The COC has recently published three guidance statements relating to cancer hazard and risk characterisation methods. Conclusions of interest included:

  • The Committee recommends the use of the benchmark dose (e.g. BMDL) as the point of departure for all carcinogens, including genotoxic carcinogens.
  • There are uncertainties in assessing carcinogenic risk in humans from data generated in laboratory animals, and steps are being taken to replace, where possible, the two-year rodent bioassay with alternatives that more accurately predict human cancer risk.
  • The Committee found that the rasH2 transgenic mouse model is a promising replacement for the conventional 2-year bioassay, as this newer test was shown to perform adequately for both genotoxic and non-genotoxic human carcinogens and is not overly sensitive.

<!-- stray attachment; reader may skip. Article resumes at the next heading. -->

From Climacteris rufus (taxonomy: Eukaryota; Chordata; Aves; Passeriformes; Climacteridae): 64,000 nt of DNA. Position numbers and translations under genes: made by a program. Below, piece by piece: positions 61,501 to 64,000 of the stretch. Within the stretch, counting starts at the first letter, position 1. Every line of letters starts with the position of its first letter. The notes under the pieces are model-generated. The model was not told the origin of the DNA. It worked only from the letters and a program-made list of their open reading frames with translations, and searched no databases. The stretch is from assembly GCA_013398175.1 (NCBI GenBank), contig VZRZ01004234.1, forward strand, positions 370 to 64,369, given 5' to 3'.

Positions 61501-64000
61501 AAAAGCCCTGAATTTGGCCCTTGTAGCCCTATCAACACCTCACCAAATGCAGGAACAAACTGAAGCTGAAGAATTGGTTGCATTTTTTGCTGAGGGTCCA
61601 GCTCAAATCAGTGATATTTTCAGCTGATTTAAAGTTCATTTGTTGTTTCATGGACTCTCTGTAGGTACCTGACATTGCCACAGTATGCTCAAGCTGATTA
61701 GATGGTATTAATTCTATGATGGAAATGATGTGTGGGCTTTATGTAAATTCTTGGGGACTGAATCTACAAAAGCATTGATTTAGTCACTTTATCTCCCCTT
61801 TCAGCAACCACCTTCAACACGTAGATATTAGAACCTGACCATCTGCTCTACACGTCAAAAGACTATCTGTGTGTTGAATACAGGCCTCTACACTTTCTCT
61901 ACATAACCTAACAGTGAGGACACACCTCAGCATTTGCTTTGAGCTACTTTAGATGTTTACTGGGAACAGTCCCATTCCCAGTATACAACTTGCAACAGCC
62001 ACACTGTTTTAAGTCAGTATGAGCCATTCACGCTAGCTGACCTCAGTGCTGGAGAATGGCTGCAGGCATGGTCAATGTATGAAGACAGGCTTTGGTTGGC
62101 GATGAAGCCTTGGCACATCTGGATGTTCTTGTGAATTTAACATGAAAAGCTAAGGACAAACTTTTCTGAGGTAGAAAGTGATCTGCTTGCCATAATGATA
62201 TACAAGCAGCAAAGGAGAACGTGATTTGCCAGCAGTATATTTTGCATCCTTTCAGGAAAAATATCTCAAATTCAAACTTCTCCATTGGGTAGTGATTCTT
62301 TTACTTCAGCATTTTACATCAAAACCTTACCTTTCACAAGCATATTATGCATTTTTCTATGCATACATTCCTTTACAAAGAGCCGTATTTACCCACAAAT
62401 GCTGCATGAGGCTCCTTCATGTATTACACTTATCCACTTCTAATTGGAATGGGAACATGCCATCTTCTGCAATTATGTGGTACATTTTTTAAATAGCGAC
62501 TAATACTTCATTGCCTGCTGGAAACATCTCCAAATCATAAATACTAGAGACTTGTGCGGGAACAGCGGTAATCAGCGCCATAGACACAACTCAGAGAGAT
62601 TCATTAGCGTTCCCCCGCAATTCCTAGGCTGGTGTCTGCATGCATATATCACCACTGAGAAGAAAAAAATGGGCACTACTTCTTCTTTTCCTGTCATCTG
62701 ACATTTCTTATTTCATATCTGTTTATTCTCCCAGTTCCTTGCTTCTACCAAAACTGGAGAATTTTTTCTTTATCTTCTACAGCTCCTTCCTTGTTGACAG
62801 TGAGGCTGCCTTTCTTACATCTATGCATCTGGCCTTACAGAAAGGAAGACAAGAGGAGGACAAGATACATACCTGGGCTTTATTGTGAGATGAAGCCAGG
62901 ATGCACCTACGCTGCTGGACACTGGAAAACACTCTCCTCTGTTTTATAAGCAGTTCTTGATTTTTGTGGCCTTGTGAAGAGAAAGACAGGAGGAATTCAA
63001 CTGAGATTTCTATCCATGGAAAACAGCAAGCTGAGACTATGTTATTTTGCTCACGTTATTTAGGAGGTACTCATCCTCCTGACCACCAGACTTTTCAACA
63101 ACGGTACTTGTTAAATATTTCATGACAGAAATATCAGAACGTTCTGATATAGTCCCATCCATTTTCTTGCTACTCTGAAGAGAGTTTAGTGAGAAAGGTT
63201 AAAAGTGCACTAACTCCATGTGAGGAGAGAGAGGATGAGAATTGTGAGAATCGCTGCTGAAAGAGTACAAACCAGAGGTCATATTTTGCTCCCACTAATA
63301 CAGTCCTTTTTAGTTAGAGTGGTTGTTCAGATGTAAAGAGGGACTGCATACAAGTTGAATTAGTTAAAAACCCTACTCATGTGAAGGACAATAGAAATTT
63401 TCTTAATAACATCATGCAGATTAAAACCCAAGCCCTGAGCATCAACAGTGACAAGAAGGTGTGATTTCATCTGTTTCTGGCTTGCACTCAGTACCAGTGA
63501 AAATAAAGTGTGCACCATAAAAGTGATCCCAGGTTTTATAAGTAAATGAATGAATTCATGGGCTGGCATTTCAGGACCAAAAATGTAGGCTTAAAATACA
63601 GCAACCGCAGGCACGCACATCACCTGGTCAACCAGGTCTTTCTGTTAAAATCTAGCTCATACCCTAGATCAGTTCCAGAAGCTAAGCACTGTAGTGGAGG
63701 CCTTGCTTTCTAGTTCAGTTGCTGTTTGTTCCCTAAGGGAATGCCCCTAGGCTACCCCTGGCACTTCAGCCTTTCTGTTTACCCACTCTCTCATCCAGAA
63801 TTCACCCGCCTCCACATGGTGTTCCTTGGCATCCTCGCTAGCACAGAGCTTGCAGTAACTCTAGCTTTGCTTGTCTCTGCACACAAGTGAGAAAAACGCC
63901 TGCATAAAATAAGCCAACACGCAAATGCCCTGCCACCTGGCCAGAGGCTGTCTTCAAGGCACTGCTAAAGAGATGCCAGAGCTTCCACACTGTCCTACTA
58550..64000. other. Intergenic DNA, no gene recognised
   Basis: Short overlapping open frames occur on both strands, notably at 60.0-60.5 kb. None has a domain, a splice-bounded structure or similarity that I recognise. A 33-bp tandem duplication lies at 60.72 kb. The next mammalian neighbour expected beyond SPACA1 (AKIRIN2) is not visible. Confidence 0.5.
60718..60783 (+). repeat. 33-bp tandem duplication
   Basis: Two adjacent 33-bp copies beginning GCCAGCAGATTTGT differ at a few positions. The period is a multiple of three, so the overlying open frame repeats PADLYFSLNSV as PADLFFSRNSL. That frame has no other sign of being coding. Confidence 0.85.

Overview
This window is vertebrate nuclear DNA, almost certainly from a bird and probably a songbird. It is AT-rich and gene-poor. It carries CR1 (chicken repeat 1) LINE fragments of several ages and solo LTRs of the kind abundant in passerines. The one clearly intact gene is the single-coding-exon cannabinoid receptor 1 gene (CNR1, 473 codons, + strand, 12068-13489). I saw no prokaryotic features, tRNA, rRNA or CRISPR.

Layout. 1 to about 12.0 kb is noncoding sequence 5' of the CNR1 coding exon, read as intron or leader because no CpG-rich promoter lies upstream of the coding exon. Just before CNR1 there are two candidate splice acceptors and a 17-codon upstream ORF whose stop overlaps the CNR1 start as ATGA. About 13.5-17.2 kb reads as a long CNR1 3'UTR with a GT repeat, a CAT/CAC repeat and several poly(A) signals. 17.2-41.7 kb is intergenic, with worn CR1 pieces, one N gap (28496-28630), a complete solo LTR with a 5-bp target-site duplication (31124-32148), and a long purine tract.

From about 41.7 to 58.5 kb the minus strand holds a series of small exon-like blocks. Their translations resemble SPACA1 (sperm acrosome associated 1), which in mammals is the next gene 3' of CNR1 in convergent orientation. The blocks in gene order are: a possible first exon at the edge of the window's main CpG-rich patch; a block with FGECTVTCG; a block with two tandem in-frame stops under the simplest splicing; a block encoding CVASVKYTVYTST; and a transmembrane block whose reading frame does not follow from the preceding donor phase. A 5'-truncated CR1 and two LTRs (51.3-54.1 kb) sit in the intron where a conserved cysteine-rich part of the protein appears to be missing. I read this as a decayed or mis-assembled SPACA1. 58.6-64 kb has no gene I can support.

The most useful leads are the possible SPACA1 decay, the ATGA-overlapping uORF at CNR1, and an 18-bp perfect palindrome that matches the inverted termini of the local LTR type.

• It was found that initiation-promotion models are not suitable for use in carcinogenicity testing strategies, although they may be useful in mechanistic investigations.
  • Omics technologies may be usefully incorporated into future strategies based on human-relevant modes of action, but are not yet sufficiently developed to be used in the formal assessment of carcinogenic risk to humans. A better understanding of key biomarkers will be required before omics techniques can progress.

Committee on Carcinogenicity of Chemicals in Food, Consumer Products and the Environment (2019).

Alternatives to the 2-year bioassay. Statement COC/G07 – Version 1.1.

Cancer Risk Characterisation Methods. COC Guidance Statement G06 –version 1.1.

Defining a point of departure and potency estimates in carcinogenic dose response. COC Guidance Statement G05 –version 1.1.


The above items were taken from the July 2019 issue of Toxicology and Regulatory News which is sent automatically to members of bibra.

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